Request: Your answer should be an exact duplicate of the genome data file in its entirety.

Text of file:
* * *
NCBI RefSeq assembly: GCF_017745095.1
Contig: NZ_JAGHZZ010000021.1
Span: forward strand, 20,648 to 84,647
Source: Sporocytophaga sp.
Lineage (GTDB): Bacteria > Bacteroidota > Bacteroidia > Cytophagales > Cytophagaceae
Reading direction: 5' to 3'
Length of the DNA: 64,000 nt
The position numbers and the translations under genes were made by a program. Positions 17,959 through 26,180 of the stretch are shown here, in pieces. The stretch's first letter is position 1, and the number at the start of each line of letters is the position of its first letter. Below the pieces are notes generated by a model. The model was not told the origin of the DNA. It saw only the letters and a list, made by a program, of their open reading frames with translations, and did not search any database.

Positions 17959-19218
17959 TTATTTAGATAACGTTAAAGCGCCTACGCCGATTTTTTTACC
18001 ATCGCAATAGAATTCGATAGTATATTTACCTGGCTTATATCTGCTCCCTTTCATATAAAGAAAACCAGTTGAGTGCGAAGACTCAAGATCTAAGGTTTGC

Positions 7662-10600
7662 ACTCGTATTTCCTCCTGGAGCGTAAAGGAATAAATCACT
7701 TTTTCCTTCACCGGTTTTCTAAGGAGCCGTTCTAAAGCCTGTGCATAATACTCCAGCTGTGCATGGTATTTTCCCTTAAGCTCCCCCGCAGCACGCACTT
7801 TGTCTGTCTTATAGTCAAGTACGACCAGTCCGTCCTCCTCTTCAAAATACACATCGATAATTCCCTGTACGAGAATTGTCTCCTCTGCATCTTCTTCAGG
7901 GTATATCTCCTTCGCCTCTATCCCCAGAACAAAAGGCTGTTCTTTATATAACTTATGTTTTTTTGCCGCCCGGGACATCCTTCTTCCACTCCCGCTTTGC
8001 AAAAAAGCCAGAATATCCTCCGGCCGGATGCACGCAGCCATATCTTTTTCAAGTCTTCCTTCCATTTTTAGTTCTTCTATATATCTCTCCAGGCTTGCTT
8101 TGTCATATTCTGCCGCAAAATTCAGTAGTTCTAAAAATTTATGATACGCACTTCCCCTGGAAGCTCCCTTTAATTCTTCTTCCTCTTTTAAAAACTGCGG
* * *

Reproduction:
NCBI RefSeq assembly: GCF_017745095.1
Contig: NZ_JAGHZZ010000021.1
Span: forward strand, 20,648 to 84,647
Source: Sporocytophaga sp.
Lineage (GTDB): Bacteria > Bacteroidota > Bacteroidia > Cytophagales > Cytophagaceae
Reading direction: 5' to 3'
Length of the DNA: 64,000 nt
The position numbers and the translations under genes were made by a program. Positions 17,959 through 26,180 of the stretch are shown here, in pieces. The stretch's first letter is position 1, and the number at the start of each line of letters is the position of its first letter. Below the pieces are notes generated by a model. The model was not told the origin of the DNA. It saw only the letters and a list, made by a program, of their open reading frames with translations, and did not search any database.

Positions 17959-19218
17959 TTATTTAGATAACGTTAAAGCGCCTACGCCGATTTTTTTACC
18001 ATCGCAATAGAATTCGATAGTATATTTACCTGGCTTATATCTGCTCCCTTTCATATAAAGAAAACCAGTTGAGTGCGAAGACTCAAGATCTAAGGTTTGC

Positions 7662-10600
7662 ACTCGTATTTCCTCCTGGAGCGTAAAGGAATAAATCACT
7701 TTTTCCTTCACCGGTTTTCTAAGGAGCCGTTCTAAAGCCTGTGCATAATACTCCAGCTGTGCATGGTATTTTCCCTTAAGCTCCCCCGCAGCACGCACTT
7801 TGTCTGTCTTATAGTCAAGTACGACCAGTCCGTCCTCCTCTTCAAAATACACATCGATAATTCCCTGTACGAGAATTGTCTCCTCTGCATCTTCTTCAGG
7901 GTATATCTCCTTCGCCTCTATCCCCAGAACAAAAGGCTGTTCTTTATATAACTTATGTTTTTTTGCCGCCCGGGACATCCTTCTTCCACTCCCGCTTTGC
8001 AAAAAAGCCAGAATATCCTCCGGCCGGATGCACGCAGCCATATCTTTTTCAAGTCTTCCTTCCATTTTTAGTTCTTCTATATATCTCTCCAGGCTTGCTT
8101 TGTCATATTCTGCCGCAAAATTCAGTAGTTCTAAAAATTTATGATACGCACTTCCCCTGGAAGCTCCCTTTAATTCTTCTTCCTCTTTTAAAAACTGCGG